IEEE Transactions on Software Engineering

User-Process Communication Performance in Networks of Computers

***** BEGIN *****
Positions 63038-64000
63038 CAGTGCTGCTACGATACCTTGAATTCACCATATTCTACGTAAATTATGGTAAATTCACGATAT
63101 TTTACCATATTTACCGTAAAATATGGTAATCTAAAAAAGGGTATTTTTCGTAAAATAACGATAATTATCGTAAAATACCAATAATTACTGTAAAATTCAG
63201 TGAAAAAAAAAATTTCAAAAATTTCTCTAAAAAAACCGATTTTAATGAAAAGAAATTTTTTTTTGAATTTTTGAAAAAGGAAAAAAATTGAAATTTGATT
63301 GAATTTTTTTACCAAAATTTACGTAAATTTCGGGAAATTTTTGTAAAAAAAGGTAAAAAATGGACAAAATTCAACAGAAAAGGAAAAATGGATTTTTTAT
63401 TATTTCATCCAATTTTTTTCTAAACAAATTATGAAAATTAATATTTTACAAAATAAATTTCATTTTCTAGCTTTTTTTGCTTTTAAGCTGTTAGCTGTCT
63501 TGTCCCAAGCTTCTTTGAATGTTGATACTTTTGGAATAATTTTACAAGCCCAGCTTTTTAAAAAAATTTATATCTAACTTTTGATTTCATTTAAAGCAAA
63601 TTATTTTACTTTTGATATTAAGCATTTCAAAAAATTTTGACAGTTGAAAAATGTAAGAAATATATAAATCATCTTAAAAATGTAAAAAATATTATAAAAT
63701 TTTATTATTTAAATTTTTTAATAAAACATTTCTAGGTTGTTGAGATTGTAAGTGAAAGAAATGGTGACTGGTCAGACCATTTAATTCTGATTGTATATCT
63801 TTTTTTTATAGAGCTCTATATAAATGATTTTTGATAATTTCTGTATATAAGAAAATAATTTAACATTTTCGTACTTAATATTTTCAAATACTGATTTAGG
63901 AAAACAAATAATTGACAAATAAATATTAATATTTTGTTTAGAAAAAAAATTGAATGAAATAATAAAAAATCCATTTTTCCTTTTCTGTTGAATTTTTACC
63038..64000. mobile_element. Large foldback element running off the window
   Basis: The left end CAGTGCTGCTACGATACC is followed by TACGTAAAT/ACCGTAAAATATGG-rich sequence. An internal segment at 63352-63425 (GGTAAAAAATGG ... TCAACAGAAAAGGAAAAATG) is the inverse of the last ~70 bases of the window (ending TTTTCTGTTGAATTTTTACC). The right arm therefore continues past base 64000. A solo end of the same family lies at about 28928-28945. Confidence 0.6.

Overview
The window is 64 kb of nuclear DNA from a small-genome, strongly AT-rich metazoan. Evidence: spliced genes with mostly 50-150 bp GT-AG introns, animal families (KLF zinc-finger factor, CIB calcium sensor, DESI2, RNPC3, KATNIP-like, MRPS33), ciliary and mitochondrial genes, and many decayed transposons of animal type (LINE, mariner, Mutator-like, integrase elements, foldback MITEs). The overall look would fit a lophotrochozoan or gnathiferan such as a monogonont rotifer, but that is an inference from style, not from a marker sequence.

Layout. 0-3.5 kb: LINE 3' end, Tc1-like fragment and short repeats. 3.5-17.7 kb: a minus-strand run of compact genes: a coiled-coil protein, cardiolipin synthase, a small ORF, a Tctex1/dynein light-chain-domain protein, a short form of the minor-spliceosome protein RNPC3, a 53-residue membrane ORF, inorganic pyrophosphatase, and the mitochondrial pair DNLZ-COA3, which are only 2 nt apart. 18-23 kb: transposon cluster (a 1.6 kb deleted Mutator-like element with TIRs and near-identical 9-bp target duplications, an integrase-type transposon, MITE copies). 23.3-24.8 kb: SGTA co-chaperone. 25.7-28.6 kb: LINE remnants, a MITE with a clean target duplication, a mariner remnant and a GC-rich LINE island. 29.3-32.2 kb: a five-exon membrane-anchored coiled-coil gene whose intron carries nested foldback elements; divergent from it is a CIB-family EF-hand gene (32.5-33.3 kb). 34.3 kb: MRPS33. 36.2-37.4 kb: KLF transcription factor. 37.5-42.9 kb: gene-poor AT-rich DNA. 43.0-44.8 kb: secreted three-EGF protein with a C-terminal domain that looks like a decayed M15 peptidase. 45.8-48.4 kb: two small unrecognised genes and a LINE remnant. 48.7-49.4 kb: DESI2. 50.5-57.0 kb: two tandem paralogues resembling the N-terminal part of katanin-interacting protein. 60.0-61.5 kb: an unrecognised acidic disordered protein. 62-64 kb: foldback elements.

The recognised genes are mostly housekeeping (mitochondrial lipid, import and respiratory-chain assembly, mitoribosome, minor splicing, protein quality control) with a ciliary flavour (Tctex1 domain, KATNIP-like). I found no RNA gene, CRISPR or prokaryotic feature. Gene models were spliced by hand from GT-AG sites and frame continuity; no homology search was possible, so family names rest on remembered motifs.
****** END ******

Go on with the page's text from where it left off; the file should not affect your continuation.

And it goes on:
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Berkeley UNIX® 4.2BSD is an operating system that provides alternative ways for processes to communicate with each other. User processes may choose intermachine communications media, network protocols, addressing families, and styles of communication. In particular, user processes may use datagram or stream communication. In this paper we present a study of the performance achieved by user processes when using the IPC mechanisms as implemented in Berkeley UNIX 4.2BSD in Ethernet based environments. This study not only assesses the impact that different processors, network hardware interfaces, and Ethernets have on the communication across machines, but also the effect of the loading of the hosts and communication media that participate in the interprocess communication mechanism. Our measurements highlight the ultimate bounds on performance that may be achieved by user process applications communicating across machines, and serve as a guide in designing performance critical applications. Moreover, we present a detailed timing analysis of the dynamic behavior of the TCP/IP and the UDP/IP network communication protocols' implementation in Berkeley UNIX 4.2BSD. This analysis sheds light on architectural constraints of UNIX, on the tradeoffs encountered when software and hardware perform the same actions on data (e.g., checksums) and when several buffering schemes coexist at different levels in a system. © 1988 IEEE